--> Know your basics - Composition <--
--> Know your basics - Perspective <--
--> Know your basics - Textures <--

Tutorial Treasury

--> 01 | 02 | 03 | 04 | 05 <--

Journal Stock Credits: Kaotiksymphony-Stock and MouritsaDA-Stock.
Hello Popo-Licious! Thank you so much for agreeing to be interviewed for photoshop-tutorials :la: Could you please tell us a little bit about yourself?

No problem! The pleasure is all mine! I'm a twenty-three year old graduate student and have been a member of deviantART for over seven years. I've been a fan of anime and video games for most of my life, which is where I take a lot of my inspiration from. I started using Photoshop and various Wacom products about ten years ago, and ever since then, I've been hooked on digital mediums. I'm left handed, I do all my sketching in pen as opposed to pencil, and I like cold weather. >w<

Most people know you for your pen tool tutorial - did you expect it to go as viral as it has?

Not at all! When I was in the process of creating the tutorial, my goal was to simply fill in the gaps where other tutorials hadn't provided the community with enough information about how the tool worked, or how best to use it. For instance, I think one of the most common comments that I get is users thanking me for simply mentioning that you need to hold down CTRL while using the tool; it's totally necessary, but several of the popular tutorials out there never mentioned this step at all!

I like to think that the appeal of my particular tutorial is that it breaks the process down step by step by step with a simple, abstract shape, and then shows you how the tool can be applied to more complicated projects, such as lineart. It's important to start small and build up your skills, or else you'll just get frustrated.

When I posted the tutorial, I never dreamed that it would take off, but I thank everyone who has viewed it or left a comment. :)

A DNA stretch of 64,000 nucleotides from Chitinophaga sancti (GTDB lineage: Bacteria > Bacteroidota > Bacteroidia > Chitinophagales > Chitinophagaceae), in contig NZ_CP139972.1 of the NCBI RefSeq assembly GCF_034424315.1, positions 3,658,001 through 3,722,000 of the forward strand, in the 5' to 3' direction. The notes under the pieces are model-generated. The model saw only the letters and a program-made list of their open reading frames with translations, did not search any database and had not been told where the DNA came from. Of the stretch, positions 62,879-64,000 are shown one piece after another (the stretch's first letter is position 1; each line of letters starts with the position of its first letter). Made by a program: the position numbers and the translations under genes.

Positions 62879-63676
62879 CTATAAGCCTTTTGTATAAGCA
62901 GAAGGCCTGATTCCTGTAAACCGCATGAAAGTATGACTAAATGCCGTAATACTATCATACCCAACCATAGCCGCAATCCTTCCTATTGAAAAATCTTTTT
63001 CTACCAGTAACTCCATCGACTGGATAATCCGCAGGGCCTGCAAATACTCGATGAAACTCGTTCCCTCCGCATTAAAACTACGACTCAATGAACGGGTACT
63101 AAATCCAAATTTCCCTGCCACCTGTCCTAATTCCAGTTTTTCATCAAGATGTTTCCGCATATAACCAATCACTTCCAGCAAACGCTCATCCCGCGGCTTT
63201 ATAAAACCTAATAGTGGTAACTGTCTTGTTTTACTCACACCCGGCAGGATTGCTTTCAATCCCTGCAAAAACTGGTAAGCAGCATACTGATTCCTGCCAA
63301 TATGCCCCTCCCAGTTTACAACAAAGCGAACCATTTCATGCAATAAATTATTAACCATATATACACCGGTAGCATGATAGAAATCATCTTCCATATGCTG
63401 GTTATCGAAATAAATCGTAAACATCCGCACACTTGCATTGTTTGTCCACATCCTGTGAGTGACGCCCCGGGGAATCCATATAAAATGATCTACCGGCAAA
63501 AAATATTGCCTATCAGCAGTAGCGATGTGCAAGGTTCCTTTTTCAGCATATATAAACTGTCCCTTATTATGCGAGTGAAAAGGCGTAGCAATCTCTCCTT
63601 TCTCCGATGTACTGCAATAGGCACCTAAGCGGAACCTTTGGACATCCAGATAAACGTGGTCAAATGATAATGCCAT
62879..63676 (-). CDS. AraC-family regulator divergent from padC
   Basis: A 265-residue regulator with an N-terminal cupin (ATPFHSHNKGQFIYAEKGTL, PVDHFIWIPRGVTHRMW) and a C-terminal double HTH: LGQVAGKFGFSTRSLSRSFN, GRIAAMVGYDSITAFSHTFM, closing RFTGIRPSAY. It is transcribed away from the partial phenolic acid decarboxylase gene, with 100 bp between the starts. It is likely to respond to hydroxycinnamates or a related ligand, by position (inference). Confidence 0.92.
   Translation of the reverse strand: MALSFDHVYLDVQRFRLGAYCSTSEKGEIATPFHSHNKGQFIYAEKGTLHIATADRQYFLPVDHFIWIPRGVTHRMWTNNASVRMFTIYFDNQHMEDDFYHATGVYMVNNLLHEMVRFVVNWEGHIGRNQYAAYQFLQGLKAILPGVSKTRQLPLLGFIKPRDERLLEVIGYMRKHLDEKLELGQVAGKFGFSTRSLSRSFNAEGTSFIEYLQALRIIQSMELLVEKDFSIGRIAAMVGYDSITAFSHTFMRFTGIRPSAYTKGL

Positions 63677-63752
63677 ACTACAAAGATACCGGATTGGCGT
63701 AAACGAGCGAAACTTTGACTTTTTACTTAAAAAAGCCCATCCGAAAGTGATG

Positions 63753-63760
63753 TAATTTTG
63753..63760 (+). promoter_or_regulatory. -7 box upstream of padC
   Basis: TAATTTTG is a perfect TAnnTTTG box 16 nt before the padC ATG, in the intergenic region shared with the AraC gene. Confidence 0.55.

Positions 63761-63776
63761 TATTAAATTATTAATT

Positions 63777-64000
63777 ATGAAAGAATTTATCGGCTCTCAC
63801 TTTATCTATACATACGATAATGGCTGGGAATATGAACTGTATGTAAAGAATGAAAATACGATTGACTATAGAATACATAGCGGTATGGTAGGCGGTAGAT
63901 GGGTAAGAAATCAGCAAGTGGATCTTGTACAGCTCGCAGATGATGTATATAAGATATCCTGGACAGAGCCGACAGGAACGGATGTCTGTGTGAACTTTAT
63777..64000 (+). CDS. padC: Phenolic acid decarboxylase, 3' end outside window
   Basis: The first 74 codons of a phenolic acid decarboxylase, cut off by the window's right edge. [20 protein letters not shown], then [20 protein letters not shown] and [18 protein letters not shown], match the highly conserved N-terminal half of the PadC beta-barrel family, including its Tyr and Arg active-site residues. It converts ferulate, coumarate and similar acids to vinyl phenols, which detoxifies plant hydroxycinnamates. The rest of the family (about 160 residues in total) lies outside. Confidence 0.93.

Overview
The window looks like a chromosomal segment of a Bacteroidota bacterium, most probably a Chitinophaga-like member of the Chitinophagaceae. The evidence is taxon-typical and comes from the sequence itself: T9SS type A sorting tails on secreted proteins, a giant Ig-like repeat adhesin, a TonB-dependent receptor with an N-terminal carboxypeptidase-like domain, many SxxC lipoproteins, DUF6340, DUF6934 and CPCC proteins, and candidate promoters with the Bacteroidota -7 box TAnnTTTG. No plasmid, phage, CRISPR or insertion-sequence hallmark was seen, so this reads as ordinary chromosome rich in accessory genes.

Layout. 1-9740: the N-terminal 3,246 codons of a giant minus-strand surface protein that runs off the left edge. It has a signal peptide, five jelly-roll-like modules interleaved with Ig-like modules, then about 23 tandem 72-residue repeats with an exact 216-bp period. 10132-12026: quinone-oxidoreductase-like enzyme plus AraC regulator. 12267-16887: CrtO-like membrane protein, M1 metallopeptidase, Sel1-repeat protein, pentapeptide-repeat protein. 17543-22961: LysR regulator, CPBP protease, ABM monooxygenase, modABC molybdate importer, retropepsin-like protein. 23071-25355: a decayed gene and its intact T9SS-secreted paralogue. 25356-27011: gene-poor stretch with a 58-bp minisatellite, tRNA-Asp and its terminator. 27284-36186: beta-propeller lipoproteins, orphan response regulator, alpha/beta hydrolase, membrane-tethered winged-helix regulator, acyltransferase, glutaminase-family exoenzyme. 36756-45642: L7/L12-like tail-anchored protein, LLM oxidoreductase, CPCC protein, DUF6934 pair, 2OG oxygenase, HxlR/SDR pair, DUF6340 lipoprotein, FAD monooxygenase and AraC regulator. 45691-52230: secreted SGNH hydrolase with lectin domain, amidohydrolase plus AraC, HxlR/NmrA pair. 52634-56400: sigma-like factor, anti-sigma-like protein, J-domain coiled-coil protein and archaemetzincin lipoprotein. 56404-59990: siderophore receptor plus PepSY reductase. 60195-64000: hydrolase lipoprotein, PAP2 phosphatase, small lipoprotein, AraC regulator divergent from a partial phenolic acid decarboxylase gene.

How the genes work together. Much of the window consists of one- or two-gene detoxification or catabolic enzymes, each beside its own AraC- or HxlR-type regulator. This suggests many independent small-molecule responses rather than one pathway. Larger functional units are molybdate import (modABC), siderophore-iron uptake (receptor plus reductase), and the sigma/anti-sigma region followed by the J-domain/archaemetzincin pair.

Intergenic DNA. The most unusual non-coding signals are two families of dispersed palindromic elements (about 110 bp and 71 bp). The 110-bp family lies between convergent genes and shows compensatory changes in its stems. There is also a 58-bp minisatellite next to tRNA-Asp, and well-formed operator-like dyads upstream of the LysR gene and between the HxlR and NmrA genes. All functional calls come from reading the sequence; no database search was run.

Approximately how long did you spend writing the tutorials?

Not too long, actually! I think the pen tool tutorial took me a few days to complete, mostly because I had never written a tutorial before. The hair coloring tutorial was something I was able to complete in an evening. With that one, I already knew what I wanted to say, and I already had a template to work with.

Do you think the visualisation of the tutorial is important (fancy backgrounds / text etc.)?

I think the visual aspect of tutorial making is extremely important. In particular, organization is essential, and it seems to be the downfall of many potentially great resources. You don't need to have fancy fonts or elaborate embellishments to make your tutorial shine. In fact, that can often times lessen the impact of your tutorial and distract from the points that you're trying to make if you include too many superfluous additions.

The most important thing to remember is that your tutorial should flow, and be a narrative of sorts. The steps should be clearly delineated and explained, and you should be able to easily follow your own tutorial to replicate the techniques that you're trying to teach. (Doing this is also a good way to make sure that you haven't forgotten a step!)

What advice would you give people who want to start writing tutorials?

My top piece of advice would be to always try out your own tutorial before you post it. Pretend that you aren't an expert, and assume nothing. Just follow the steps exactly as you've written them and see if you can reach the final product. If you're successful in this, I think it's a safe bet that you have a nicely crafted, helpful tutorial.

Do you feel that the deviantART community is grateful for your tutorials? Does their attitude towards your tutorial deviations differ from your non-tutorial deviations?

I definitely feel like the community has been very grateful and supportive! Those who have used my tutorials have been very generous with their comments, and I absolutely love it when people send me links to what they've managed to create with my resources. It's a great feeling! Every once in a while I'll receive a few mean-spirited or irrelevant comments, but overall, the response has been very positive.

I feel that both my tutorials and artwork are generally well-received, but in different ways. With artwork, you're creating something for enjoyment, but with a tutorial, you're teaching and benefiting your audience. As a result, I think the community is much more willing to bestow praise and ask questions when there's an opportunity to grow as an artist. There's a gracious, thankful attitude that comes with tutorials that isn't always felt with regular submissions. Overall though, the general attitude is positive, and the community has been extremely supportive and kind.


Recent Journal Entries